Put Your Ego Aside When Shooting
A few years ago, I
was teaching a law enforcement class in Pennsylvania and I was amazed at how
these SWAT cops were struggling to make split second decisions during
scenarios. On the other end of the
spectrum, I have seen a lot of competitive shooters struggle when they don’t
get to see the layout of a stage before shooting it. Decision making seems to be a skill we aren’t
teaching well, but I do have a suggestion.
out the ego in us all. Naturally, we all
want to do better than our competitors.
We want to shoot faster, more accurately and be the best. But, what if we used competitive shooting as
a decision making tool?
How many of you have
shown up to an IDPA match with a holster you only use for IDPA matches and a
gun that is your “competition gun”? How
many of us, whether it’s USPSA or IDPA do a walk through of each stage? We listen to the course of fire instructions
and then we look at how to approach the stage with the fastest time? What if we only listened to the course of
For law enforcement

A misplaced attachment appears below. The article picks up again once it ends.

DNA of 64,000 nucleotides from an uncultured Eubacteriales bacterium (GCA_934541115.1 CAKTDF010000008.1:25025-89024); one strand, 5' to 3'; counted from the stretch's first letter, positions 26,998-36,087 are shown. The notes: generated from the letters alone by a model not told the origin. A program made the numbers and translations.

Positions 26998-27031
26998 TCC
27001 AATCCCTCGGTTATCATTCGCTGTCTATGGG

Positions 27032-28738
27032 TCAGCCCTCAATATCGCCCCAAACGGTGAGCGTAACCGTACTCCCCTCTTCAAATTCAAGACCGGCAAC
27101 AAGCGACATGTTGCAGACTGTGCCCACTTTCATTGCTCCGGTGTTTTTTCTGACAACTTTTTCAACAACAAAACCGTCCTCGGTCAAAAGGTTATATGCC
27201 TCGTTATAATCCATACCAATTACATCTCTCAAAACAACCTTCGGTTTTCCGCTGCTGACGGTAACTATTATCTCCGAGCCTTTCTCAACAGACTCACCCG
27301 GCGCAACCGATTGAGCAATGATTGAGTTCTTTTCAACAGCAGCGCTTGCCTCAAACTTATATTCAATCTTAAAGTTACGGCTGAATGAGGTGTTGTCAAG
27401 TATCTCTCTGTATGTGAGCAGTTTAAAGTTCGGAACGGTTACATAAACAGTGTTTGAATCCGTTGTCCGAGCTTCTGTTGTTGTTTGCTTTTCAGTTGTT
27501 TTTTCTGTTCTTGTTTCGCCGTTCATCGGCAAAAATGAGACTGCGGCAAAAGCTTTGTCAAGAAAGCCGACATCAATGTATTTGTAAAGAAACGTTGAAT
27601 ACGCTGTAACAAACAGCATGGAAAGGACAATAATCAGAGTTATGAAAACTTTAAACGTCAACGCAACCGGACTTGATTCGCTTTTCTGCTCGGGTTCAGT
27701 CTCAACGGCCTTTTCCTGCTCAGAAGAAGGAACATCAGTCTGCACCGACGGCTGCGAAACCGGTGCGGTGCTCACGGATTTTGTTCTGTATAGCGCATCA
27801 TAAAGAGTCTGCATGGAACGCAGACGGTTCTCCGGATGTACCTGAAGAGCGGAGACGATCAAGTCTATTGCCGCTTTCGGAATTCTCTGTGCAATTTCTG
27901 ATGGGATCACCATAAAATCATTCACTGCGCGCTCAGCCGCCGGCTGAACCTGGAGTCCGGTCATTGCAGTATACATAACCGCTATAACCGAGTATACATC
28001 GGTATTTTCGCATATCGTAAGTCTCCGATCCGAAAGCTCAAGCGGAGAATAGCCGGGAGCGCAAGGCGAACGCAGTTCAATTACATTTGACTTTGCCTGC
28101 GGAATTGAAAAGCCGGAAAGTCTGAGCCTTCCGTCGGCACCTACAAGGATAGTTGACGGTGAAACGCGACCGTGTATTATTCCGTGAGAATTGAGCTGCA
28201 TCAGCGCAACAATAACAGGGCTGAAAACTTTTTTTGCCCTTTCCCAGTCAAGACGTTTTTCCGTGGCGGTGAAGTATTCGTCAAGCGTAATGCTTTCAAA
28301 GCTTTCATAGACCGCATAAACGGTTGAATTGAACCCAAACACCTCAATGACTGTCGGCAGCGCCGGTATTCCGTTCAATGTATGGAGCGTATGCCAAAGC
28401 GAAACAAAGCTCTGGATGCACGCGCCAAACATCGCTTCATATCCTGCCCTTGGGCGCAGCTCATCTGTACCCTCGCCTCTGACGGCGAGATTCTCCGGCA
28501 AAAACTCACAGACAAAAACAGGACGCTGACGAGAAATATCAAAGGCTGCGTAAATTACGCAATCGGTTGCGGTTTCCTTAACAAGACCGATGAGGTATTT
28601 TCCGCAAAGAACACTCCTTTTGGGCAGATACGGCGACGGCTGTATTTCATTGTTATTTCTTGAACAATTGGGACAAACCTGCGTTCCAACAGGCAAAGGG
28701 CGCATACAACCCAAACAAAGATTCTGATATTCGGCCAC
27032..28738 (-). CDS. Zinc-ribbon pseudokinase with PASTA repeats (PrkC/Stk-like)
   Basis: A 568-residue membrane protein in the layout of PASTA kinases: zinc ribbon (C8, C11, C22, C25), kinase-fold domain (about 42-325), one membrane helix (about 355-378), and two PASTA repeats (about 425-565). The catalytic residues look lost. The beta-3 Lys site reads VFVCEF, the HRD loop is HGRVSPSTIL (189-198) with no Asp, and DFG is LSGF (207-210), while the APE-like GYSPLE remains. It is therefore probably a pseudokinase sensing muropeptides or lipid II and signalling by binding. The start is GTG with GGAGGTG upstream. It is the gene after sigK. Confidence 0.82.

officers, we never know what situations we are going to find ourselves in when
we begin each shift. We could be
searching for a fleeing subject in a wooded area or looking for a burglar in a
warehouse. We may be looking for a
domestic violence suspect in the attic of their house or attempting to subdue a
subject in a crowded area like a bar. So
why would we WANT to know where the targets are located in a stage? Why would we want to know where cover
is? Why would we want to know how fast
the swinger is?
competition as a training tool for marksmanship, use of cover, gun handling,
and decision making. Listen to the
course of fire but don’t do a walk through.
Put your ego aside and let someone else win so you can learn from
this. Approach this stage as a building
you’ve never been in before where you’re searching for armed assailants. See your safest paths, look for cover and
engage targets quickly and efficiently and learn to make those quick
The same can be said
for CCW holders and homeowners. Just
because you’re familiar with your home, doesn’t mean you won’t be surprised
when you hear something go bump in the night.
Exercise your mind and approach a stage blindly. If you’re clearing your own home at night
because you think you hear an intruder, you may have to make a split second
decision whether to shoot or not shoot.
That noise could be a burglar or it could be one of your kids.
Don’t plan out all
of your competitive shoots. The next
time you’re at a match, allow yourself to take your time and work the
problem. Examine what you see and learn
to process the information quicker. The
faster you can process the information and make a decision in a match, the
faster you’ll be able to do that when you truly need it.